Rod (rodshark) wrote in good_survival,
Rod
rodshark
good_survival

Episode 6: Would you like fries with that?

A survival kit is like any good dish, it may be all and good by itself, but it's those little added extras, the "add ons" if you will that make a good survival kit into a truly GREAT survival kit.

Although personal tastes vary, some very nice add on's to any survival kit are the following,

-An all in one eating kit (like a knife/fork/spoon combo tool, the titanium spork, and the lego locking utensil set, etc.). Although a proper place setting in the wilds or while surviving is silly, a good fork, spoon, or small knife (or preferably something that combines one or more of these) can be a very useful tool out in the wilds. Eating snake, rabbit, or other small game with your hands is acceptable, but sometimes (like with a wilderness stew, little bits of game or with live dangerous things you catch, such as scorpions) a spoon, fork, or knife can come in VERY Handy and make an excellent addition to most survival kits. My own personal preference would be something like the titanium spork as found here.
http://www.thinkgeek.com/homeoffice/kitchen/8ace/
Lightweight, durable, non-meltable and all around useful for digging into a stew or digging a small trap for scorpions and other insects.

-A field "mess" kit with several bowls and small plates that fit into a small, lightweight compact space is also a nice add on to a larger survival kit. It's all well and good to find water, food, and wild edibles, but unless you have something to cook and eat it in... doing anything with them is somewhat problematic (although not impossible by any means).
I kind of like this set. It is good for a travel kit or for keeping around for picnics...
http://www.thinkgeek.com/gadgets/camping-outdoors/ac24/?cpg=ab
But it is useless for cooking over a campfire, and odds are that is what most of us are going to be doing while surviving, so I would recommend something made out of metal that you can actually boil water in, cook in, and eat in.
Something like this...
http://www.moabsports.com/web-pid-321100-MSR-Alpine-Classic-Cookset-Stainless-Steel-item.htm
Would be more useful in the wilds, but adds bulk and weight to your survival or camping kit.

-A good sewing kit. Although heming up a dress, tailoring a suit, or sewing up some long pantlegs is definitly not survival priority, having a good sewing kit in your survival kit does add a lot. Nothing is more frustrating than getting a rip or tear in your clothing from all the brambles, briars, and branches you will be trapsing through, not only will it leave part of your body exposed to the sun or cold, but it also can ruin vital pieces of survival equipment (like a rain poncho or backpack). With a sewing kit, you can fix them and keep going without looking like you've been mauled by a bear. Speaking of being mauled by a bear, if you do happen to get major cuts or wounds in the wilds, a sewing kit can also be used to stitch wounds closed and in a pinch, they can be made into a primitive fishingline and the needle can be bent into a hook (although you wouldn't want to try and land anything much bigger than a bluegill or other small fish with it).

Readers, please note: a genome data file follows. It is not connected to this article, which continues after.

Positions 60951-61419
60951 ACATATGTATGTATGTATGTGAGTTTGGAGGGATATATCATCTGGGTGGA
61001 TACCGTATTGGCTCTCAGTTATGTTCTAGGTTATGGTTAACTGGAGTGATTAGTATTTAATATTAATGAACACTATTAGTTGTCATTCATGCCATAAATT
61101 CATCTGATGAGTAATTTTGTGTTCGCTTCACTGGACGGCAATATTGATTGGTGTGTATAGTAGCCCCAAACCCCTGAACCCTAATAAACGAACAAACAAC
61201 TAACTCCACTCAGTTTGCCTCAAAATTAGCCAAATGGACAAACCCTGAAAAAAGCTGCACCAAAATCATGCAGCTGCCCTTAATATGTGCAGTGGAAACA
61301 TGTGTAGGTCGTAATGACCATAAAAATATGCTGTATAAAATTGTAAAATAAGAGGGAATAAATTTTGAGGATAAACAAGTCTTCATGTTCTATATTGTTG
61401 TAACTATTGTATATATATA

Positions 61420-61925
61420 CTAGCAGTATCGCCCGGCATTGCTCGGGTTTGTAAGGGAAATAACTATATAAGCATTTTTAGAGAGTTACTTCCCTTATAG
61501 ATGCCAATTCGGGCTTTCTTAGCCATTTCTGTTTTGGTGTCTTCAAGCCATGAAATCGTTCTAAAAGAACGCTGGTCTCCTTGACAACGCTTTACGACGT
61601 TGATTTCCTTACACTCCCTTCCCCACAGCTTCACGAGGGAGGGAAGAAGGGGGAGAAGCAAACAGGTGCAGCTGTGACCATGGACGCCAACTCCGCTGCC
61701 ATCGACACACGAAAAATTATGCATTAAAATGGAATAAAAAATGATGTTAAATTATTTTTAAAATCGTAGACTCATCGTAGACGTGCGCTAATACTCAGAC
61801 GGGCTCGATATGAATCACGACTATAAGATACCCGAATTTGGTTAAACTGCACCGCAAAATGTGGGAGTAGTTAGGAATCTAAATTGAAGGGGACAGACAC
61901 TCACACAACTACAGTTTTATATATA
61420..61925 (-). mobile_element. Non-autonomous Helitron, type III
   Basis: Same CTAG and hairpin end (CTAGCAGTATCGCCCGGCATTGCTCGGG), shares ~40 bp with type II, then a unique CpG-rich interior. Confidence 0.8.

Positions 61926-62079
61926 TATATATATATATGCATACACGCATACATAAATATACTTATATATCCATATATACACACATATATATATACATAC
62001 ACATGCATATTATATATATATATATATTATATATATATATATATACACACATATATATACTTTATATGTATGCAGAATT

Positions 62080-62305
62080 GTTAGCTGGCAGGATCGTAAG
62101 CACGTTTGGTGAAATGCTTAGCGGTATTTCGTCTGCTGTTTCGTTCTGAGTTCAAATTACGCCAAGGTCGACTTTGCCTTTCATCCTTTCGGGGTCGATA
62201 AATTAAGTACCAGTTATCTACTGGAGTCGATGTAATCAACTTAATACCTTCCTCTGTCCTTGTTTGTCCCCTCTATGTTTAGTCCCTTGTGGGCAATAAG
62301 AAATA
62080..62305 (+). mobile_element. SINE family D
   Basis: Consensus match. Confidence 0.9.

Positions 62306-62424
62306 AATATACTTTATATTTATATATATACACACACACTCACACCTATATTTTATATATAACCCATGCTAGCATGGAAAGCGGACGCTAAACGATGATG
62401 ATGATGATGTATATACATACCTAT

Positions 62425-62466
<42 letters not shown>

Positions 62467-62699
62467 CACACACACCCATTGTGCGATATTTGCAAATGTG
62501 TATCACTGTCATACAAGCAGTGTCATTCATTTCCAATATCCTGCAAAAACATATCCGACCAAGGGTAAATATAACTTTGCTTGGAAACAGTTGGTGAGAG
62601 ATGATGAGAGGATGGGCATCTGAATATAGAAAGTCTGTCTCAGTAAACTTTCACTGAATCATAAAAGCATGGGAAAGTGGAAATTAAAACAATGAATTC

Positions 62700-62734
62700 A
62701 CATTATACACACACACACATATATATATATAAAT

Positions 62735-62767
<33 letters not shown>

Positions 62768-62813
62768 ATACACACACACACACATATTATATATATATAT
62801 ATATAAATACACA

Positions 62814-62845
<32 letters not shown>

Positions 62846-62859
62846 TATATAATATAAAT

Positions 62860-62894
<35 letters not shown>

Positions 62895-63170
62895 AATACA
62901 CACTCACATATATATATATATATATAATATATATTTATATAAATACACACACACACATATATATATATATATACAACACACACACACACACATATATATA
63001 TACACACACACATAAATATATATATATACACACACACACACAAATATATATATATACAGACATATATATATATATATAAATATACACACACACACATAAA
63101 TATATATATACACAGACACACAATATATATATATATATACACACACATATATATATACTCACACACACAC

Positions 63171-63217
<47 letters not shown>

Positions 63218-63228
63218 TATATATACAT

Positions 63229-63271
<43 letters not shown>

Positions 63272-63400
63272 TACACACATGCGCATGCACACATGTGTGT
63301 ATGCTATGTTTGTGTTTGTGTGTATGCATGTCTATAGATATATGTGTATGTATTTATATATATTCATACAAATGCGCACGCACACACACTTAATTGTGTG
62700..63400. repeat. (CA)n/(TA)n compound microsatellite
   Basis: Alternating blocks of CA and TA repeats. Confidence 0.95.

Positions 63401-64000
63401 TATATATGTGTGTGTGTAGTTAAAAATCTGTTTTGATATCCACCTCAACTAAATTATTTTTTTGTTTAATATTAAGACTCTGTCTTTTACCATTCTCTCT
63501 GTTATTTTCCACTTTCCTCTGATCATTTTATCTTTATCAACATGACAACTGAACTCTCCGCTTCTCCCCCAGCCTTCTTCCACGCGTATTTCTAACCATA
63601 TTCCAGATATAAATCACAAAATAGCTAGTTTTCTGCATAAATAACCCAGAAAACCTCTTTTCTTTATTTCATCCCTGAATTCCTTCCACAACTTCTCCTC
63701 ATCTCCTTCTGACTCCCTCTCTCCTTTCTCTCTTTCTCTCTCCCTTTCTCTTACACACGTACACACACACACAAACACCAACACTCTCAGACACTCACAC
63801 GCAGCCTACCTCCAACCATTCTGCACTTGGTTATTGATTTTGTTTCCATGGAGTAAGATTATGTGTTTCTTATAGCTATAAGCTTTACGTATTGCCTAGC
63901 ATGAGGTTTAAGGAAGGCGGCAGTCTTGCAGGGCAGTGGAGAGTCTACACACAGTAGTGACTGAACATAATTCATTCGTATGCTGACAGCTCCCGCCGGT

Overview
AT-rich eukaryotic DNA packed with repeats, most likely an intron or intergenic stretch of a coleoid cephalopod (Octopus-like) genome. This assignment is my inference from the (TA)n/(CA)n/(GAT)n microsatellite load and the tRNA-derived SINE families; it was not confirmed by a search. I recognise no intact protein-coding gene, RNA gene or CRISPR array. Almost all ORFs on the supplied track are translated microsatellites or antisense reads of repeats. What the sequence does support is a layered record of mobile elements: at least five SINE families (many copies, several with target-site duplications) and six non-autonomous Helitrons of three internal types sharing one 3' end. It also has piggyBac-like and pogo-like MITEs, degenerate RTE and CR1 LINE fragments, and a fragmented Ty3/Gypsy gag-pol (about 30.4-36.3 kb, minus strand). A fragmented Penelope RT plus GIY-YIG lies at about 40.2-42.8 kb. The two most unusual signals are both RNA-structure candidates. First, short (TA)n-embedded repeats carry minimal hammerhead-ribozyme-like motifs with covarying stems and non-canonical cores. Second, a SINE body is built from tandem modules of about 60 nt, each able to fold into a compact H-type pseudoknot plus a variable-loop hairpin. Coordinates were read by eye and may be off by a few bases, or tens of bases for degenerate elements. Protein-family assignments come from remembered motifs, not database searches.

-Personal grooming items. Although a good bug out bag should have a toiletry kit with it, a good travel sized surivial kit should also have a couple small toiletry items in it as well. If you are surviving with another person or a small group, believe me, they will thank you.
A small toothbrush and a travel sized tube of toothpaste, a small thing of dental floss, breath mints, wet wipes, sealed packs of degradable wipes, degradable travel toiletries (which has little sheets of soap that dissovle in water that you can use to wash your hands). Small bottles of hand sanitizer, etc. If it makes you look, feel, and smell cleaner, odds are it will help stave off bacteria and helps keep you healthy. Some examples of good personal care gear are.
http://www.thinkgeek.com/gadgets/camping-outdoors/add9/
http://www.thinkgeek.com/gadgets/camping-outdoors/b235/
http://www.thinkgeek.com/gadgets/camping-outdoors/9270/

And no, I am not trying to push stuff from Thinkgeek, just trying to show good examples of what I am talking about. You can usually find really great items from most outdoors stores, gas stations, and dollar stores for a much reduced price and of comparative quality

So whether you go expensive and hi-tech or go basic and low-tech, whatever your style or price range (believe me, my price range is REALLY cheap so never feel bad about being a penny pincher, part of good survival is knowing how to manage your resources), you can find several right add ons that will truly make your basic survival kit, into a deluxe survival kit.

Until next time on Good Survival... now if you will excuse me, I have some french fries to eat.
Tags: add-ons, survival kits
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